I Saw My “FlashForward” And It Was Beautiful

flashforwardIf you haven’t seen ABC’s latest hit show “FLASHFORWARD”, you better microwave some popcorn and allocate several hours to catch up online!  The basic concept is simple: every single person in the world blackouts at the same time, and most have a flashforward, or a vision of their future of what they are doing for 137 seconds.

The tricky thing is that some didn’t have a flashforward, which presumably means he or she will die beforehand.  Your flashforward isn’t exactly what it seems either.  For example, you could be popping champagne on a yacht, but that doesn’t mean you’re a billionaire.  It could just mean you’ve been invited to a company party and you’re still mired in debt.

MY FLASHFORWD

I saw my flashforward showing me 10 years in the future on a cruise ship.  I’m happy, not worrying about finances anymore because I’m sleeping in on a Tuesday morning.  The house is paid for and I no longer have to work due to the interest income from my “Freedom Fund.” I hear a knock on the door, and it’s the cruise ship’s on-board room service bringing me fresh orange juice and granola.  The attendant places the tray on the coffee table and I step onto our cabin’s deck with my computer.  I kiss the wife and start writing.  The sea breeze is crisp and a seagull glides alongside.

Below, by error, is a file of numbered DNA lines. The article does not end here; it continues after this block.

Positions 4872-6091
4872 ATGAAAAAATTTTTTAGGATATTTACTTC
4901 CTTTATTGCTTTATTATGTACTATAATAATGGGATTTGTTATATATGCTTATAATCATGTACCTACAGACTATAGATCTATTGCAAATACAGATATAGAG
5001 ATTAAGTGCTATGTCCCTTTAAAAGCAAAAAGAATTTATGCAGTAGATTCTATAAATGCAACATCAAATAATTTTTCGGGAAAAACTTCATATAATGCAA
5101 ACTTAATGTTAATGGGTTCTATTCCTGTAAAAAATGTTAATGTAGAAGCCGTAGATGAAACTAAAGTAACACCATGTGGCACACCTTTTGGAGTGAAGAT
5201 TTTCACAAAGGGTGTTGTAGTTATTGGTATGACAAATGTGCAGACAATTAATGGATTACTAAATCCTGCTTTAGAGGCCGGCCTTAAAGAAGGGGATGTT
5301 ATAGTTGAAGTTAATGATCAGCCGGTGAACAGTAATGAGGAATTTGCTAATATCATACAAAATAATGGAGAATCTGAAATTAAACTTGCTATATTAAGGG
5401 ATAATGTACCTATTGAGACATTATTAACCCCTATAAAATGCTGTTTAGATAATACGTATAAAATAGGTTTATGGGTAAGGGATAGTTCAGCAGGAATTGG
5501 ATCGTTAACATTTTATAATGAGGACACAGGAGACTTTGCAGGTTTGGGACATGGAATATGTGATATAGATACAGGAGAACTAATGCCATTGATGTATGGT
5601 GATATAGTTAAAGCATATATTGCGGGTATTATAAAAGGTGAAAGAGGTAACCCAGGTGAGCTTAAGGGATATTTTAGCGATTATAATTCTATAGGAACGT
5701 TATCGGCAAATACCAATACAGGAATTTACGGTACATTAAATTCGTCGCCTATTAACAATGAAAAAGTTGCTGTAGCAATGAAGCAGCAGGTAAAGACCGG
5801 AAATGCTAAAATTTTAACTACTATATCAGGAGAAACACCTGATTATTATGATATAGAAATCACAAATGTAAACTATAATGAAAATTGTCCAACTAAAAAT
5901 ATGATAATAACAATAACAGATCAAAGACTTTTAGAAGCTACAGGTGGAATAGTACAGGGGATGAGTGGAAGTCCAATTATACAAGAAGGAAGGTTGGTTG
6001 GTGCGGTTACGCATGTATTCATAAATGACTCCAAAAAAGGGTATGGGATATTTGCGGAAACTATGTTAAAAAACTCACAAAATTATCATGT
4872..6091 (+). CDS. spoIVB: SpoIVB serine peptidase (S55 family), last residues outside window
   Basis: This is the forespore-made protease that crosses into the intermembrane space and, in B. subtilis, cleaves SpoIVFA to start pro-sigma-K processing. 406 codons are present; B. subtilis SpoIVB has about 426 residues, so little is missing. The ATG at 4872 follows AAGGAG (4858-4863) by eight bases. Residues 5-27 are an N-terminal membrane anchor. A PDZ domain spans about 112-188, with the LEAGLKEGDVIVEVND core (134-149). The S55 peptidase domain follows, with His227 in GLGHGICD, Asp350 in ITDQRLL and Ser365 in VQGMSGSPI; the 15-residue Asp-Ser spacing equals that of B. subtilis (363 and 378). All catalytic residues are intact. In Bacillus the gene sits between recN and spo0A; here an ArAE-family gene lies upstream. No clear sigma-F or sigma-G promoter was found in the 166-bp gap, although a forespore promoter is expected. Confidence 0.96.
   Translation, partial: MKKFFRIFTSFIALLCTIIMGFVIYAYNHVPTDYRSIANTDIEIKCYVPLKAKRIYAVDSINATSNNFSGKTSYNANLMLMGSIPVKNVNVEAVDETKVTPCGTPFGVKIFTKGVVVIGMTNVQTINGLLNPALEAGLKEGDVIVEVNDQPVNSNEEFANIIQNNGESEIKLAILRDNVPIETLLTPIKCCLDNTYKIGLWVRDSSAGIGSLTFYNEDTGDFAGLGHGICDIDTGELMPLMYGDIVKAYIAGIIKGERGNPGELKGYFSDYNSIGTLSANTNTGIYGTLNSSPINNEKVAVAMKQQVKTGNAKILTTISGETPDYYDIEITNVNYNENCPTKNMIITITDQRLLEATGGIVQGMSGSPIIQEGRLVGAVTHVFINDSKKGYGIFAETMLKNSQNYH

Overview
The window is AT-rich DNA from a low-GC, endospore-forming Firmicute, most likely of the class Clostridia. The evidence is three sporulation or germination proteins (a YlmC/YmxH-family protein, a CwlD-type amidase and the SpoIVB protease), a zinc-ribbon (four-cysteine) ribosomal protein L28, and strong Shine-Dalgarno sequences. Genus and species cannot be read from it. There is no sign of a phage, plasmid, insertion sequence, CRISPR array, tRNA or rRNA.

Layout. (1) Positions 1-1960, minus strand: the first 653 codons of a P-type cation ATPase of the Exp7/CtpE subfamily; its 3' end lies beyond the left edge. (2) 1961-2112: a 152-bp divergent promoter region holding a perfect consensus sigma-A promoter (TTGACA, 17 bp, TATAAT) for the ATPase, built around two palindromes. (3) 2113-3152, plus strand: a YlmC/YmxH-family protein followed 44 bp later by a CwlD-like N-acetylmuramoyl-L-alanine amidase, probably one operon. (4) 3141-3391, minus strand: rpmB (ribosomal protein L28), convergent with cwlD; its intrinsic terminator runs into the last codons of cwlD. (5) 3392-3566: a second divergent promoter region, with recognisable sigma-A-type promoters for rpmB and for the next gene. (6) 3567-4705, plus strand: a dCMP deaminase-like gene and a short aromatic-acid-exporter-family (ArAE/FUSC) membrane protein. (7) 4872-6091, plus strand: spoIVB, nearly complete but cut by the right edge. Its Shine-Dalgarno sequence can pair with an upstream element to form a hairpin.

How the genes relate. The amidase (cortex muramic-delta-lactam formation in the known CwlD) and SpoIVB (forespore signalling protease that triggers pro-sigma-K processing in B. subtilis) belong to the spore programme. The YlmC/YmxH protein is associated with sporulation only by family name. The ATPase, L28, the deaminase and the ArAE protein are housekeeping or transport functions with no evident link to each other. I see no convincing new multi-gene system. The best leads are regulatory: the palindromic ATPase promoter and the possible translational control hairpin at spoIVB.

WAKING UP TO REALITY

Apparently, my flashforward was all one big government conspiracy!  Instead of cruising the world, I’m just dreaming of my flashforward for $10/minute on a government-provided concoction as the world disintergrates.  Nobody can leave their compounds because the air outside is toxic and there are zombies roaming around.  Websites are actually the only way for people to earn money and communicate since we never have physical contact anymore.  Wait… did I just give away the next 3 seasons?  Sorry!

CONCLUSION

We should all dream about our future, but be realistic that it may never materialize.  The goal of financial independence sooner, rather than later is what keeps me going.   Yet, I’ve got to remind myself to enjoy the journey just as much as I believe I’ll enjoy the end.  I know the series will have a happy ending, so I’m hopeful that wherever I will be 10 years from now, is exactly where I should be.

Readers, what did you see in your 137 second flashforward and are you optimistic about the future?

Keigu,

Financial Samurai – “Slicing Through Money’s Mysteries”

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Sam started Financial Samurai in 2009 during the depths of the financial crisis as a way to make sense of chaos. After 13 years working on Wall Street, Sam decided to retire in 2012 to utilize everything he learned in business school to focus on online entrepreneurship.

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Comments

  1. LeanLifeCoach says